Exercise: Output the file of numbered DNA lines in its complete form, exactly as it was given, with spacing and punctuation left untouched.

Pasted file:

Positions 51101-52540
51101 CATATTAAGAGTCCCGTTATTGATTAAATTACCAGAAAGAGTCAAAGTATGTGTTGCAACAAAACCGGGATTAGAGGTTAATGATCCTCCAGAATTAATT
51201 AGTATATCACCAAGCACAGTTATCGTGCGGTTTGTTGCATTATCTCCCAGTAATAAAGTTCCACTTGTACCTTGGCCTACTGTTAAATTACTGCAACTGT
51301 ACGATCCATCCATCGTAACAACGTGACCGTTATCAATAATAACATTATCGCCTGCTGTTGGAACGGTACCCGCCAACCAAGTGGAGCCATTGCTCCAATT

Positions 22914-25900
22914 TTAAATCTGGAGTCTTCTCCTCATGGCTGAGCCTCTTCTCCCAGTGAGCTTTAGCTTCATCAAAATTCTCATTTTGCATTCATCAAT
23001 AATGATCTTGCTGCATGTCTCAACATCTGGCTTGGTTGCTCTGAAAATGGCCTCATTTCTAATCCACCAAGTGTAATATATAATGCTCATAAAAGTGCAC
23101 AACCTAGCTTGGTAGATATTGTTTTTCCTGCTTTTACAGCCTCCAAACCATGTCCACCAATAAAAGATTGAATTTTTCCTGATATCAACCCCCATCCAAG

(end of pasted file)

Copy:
Positions 51101-52540
51101 CATATTAAGAGTCCCGTTATTGATTAAATTACCAGAAAGAGTCAAAGTATGTGTTGCAACAAAACCGGGATTAGAGGTTAATGATCCTCCAGAATTAATT
51201 AGTATATCACCAAGCACAGTTATCGTGCGGTTTGTTGCATTATCTCCCAGTAATAAAGTTCCACTTGTACCTTGGCCTACTGTTAAATTACTGCAACTGT
51301 ACGATCCATCCATCGTAACAACGTGACCGTTATCAATAATAACATTATCGCCTGCTGTTGGAACGGTACCCGCCAACCAAGTGGAGCCATTGCTCCAATT

Positions 22914-25900
22914 TTAAATCTGGAGTCTTCTCCTCATGGCTGAGCCTCTTCTCCCAGTGAGCTTTAGCTTCATCAAAATTCTCATTTTGCATTCATCAAT
23001 AATGATCTTGCTGCATGTCTCAACATCTGGCTTGGTTGCTCTGAAAATGGCCTCATTTCTAATCCACCAAGTGTAATATATAATGCTCATAAAAGTGCAC
23101 AACCTAGCTTGGTAGATATTGTTTTTCCTGCTTTTACAGCCTCCAAACCATGTCCACCAATAAAAGATTGAATTTTTCCTGATATCAACCCCCATCCAAG